Our eyes are the windows to our perspectives, personality, actions, and moods. A single gaze can convey a wide range of emotions, including delight, sadness, curiosity, pleasure, agony, and just about everything else.
However, those with acquired ptosis, a low-lying upper eyelid that is out of the ordinary and partially blocks their vision, may have problems maintaining eye contact and communicating with others.
Millions of US citizens above 40 suffer from acquired ptosis, but unfortunately, only about 15% have been diagnosed. The number of people receiving treatment is even lower.
But the lingering question remains, “Can acquired ptosis be life-threatening?” In this article, we look at what acquired ptosis is, its causes, methods of treatment, and whether the condition can be life-threatening. Let’s take a look.
What Is Acquired Ptosis?
Acquired ptosis develops when the upper eyelid’s structural support for maintaining normal lid elevation is insufficient. Ptosis-inducing conditions can range in severity from neurological emergencies that pose a life-threatening peril to involutional processes that occur over time.
While ptosis is frequently mild enough not to impair normal vision, moderate-to-severe ptosis can hinder eye contact, impede your vision, and limit your ocular development. It can also cause undesirable side effects such as amblyopia (lazy eye).
Main Causes of Acquired Ptosis
Acquired ptosis can have a wide range of probable causes, from mild diseases to more serious ones. It can affect anyone, and there is no gender, age, or racial distinctions in incidences. The normal aging process, however, makes it more prevalent in older persons.
Keep in mind that the process of lifting the eyelid is accomplished by the levator muscle. This muscle may sag as you age, resulting in a low-lying eyelid. It can be permanent, or it might come and go. Most of the time, however, the condition will improve on its own or with medical help.
The eyes and eyelids are among the most sensitive body organs, and any damage or interference with them can cause various problems. The following factors are known to cause acquired ptosis:
· Eyelid tumors, cysts, or enlargement
· Horner’s syndrome
· Muscular issues
· Neurological disorders
· Nerve injury to the eye muscles
· Eye injury
· Botox injections
What Are the Symptoms of Acquired Ptosis?
The most common symptom of acquired Ptosis is one or both upper eyelids being low-lying. These low-lying eyelids may impact your vision in some circumstances, but for most people, this condition is often barely perceptible or irregular.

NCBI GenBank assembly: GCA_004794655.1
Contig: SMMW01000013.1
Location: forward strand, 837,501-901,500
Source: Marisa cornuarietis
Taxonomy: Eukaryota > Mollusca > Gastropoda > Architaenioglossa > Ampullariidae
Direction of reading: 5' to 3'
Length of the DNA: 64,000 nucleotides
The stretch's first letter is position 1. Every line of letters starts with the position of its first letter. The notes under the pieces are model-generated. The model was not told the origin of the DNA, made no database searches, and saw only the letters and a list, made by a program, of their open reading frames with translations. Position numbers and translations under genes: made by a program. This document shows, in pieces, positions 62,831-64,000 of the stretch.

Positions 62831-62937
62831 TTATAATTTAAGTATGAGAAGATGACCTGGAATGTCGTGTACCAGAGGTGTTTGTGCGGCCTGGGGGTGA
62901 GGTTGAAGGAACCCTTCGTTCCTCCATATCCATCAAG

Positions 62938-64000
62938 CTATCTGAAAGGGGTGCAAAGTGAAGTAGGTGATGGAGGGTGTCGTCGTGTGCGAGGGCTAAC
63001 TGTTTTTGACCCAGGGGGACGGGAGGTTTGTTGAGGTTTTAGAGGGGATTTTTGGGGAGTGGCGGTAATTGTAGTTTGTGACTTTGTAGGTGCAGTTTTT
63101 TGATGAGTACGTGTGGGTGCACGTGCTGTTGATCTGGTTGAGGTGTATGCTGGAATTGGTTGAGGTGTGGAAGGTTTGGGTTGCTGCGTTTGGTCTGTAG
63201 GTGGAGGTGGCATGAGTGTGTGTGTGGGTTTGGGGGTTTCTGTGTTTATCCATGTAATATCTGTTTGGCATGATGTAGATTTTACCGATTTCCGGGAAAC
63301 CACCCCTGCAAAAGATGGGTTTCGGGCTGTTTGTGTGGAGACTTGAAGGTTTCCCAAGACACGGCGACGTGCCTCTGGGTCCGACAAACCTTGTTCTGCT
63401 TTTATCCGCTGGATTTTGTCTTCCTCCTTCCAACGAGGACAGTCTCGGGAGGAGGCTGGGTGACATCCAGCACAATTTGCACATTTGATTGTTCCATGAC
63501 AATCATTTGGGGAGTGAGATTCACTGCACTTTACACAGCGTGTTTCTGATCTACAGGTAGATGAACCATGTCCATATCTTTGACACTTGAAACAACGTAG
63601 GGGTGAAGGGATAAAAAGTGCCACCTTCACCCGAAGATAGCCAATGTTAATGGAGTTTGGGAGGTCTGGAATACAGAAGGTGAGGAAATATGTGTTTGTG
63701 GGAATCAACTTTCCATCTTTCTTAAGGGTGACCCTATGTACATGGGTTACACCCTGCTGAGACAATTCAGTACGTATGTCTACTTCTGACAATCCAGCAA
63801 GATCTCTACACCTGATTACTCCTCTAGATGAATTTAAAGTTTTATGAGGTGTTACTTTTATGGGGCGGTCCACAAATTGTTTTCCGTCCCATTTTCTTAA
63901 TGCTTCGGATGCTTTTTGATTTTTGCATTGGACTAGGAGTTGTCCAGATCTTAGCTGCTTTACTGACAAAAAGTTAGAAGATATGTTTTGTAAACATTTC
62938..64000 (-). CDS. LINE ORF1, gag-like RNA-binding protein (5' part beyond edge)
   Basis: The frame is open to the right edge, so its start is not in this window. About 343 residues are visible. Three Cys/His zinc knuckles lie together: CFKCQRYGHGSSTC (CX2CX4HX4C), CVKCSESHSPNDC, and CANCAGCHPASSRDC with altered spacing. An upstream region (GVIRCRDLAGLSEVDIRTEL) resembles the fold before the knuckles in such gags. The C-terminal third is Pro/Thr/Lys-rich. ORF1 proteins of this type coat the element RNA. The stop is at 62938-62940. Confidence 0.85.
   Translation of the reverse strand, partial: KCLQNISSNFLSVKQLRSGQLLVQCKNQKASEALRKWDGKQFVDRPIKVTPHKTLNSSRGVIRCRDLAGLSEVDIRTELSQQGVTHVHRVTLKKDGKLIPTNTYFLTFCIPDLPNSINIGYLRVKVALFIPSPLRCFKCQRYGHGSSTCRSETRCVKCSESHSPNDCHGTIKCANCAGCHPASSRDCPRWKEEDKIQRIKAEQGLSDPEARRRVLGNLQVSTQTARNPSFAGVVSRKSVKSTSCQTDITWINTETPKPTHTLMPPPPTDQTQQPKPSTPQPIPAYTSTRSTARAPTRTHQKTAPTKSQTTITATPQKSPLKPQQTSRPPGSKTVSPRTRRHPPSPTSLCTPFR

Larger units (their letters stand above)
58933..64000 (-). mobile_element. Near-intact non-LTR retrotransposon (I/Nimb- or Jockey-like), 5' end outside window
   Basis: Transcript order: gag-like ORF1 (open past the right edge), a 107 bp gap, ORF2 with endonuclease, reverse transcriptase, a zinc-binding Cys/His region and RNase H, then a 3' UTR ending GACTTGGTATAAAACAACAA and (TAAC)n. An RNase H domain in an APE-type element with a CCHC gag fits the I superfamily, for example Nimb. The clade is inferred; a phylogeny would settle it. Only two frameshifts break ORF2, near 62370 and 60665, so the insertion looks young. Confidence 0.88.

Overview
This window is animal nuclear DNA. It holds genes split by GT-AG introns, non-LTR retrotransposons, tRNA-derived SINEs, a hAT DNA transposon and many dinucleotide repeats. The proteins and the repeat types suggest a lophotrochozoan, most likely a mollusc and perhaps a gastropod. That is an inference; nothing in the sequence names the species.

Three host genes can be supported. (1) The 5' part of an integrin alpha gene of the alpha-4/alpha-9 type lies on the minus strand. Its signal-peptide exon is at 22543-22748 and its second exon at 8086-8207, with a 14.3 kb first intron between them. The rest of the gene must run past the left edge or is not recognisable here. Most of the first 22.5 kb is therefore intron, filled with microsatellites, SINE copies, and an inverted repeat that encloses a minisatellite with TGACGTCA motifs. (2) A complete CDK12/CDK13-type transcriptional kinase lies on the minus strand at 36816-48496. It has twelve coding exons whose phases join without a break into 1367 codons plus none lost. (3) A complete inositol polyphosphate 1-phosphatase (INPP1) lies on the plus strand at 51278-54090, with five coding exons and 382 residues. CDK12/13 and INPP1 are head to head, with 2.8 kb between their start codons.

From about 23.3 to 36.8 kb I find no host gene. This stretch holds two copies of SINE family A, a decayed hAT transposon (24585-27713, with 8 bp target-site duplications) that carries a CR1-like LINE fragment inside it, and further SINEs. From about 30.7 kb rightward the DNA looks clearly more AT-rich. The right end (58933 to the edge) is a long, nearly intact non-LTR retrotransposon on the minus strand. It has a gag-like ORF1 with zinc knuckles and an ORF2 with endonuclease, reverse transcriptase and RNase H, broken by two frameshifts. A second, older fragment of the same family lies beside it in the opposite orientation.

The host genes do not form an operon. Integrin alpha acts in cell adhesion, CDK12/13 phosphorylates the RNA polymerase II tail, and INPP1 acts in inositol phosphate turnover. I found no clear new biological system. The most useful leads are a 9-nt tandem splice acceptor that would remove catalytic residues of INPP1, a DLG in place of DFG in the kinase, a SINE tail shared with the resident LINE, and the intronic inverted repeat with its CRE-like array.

You might, however, notice that your eyes are particularly dry or runny, and your face appears worn out. This is because your eyes, which are likely the most affected, may ache, making you appear exhausted. In some cases, this symptom can affect your psychological well-being. This is because even when having a typical discussion, some people with severe ptosis may need to tilt their heads back constantly to see.
To rule out any underlying disorders, you should schedule an appointment with a doctor for examination. This is crucial if you’re experiencing migraine or headaches since you first noticed the low-lying eyelids.
Treatment of Ptosis
Treatment of acquired ptosis is dependent on the precise cause and the degree of severity of ptosis.
The degree of ptosis includes mild (1-2 mm), moderate (3-4 mm), or severe (> 4 mm). Levator function is additionally frequently characterized as good (> 8 mm), medium (5-7 mm), or bad (0-4 mm). Since ptosis rarely results in discomfort or other health problems, treatment is sometimes unnecessary.
Ptosis may occasionally be treated surgically to lessen the severity of the low-lying eyelids or correct sight problems. This surgery often aims to strengthen the levator muscle or restore the levator aponeurosis. Although the technique is secure, problems could arise. For instance, the surgery may occasionally fail to address the issue entirely. The other potential issue is overcorrecting. As a result, the eyelid is too high or too low, necessitating additional surgery.
Another method used in treating acquired ptosis is the prescription of ptosis crutch glasses, which can support the eyelid upward. This treatment is frequently the most successful when the low-lying eyelid is merely transitory. If you are not a good candidate for surgery, glasses may also be advised.
Ptosis crutches come in two varieties: adjustable and strengthened. Adjustable crutches are relatively flexible and are fast on one side of the frame. Reinforced crutches, on the other hand, are rigid as they are fastened on both sides of the frame. While all spectacles may accommodate crutches, metal frames are the most effective.
Treatment options for eyelid ptosis brought on by Botox injections include:
· Stimulating the muscle with the back of an electric toothbrush.
· Simply giving the condition time to resolve independently.
Most of the time acquired ptosis poses no health risks. However, under other circumstances, such as driving or using other heavy machinery, having your eyelids drop could endanger you or those nearby.
The causes of the low-lying eyelid often affect your long-term prognosis, but this condition is typically only a cosmetic concern. There are, however, instances where low-lying eyelids can signal a more serious problem, so always check with your doctor first.